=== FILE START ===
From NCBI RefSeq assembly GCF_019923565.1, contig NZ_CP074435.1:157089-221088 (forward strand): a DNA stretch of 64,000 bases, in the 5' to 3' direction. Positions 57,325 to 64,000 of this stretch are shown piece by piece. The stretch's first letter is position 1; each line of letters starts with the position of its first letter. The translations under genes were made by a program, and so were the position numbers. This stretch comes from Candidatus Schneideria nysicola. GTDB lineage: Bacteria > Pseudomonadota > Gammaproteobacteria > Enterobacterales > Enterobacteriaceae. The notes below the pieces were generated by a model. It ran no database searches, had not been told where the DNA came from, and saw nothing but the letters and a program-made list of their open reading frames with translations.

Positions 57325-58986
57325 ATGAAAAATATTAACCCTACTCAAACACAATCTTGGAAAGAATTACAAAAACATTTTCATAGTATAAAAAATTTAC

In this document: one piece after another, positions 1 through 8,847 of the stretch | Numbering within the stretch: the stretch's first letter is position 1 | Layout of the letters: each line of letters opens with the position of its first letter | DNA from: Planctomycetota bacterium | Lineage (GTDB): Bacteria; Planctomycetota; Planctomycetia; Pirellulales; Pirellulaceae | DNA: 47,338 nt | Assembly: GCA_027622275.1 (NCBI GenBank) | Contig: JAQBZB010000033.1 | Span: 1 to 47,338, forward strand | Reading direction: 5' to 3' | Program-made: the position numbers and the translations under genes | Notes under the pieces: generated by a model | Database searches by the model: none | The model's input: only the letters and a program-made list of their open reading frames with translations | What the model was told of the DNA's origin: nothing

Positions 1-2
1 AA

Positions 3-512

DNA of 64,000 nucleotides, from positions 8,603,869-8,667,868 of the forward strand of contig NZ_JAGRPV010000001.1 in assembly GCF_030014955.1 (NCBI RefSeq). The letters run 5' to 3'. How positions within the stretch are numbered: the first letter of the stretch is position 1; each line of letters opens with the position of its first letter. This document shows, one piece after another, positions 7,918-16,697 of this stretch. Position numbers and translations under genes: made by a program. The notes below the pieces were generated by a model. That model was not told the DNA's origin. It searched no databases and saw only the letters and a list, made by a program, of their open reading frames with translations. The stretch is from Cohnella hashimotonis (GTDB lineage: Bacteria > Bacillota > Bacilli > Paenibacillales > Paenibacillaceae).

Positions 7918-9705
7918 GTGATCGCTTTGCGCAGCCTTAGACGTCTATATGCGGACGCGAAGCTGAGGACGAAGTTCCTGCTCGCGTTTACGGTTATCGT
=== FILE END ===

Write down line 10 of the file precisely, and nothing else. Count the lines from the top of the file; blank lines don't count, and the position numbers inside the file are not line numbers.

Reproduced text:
7918 GTGATCGCTTTGCGCAGCCTTAGACGTCTATATGCGGACGCGAAGCTGAGGACGAAGTTCCTGCTCGCGTTTACGGTTATCGT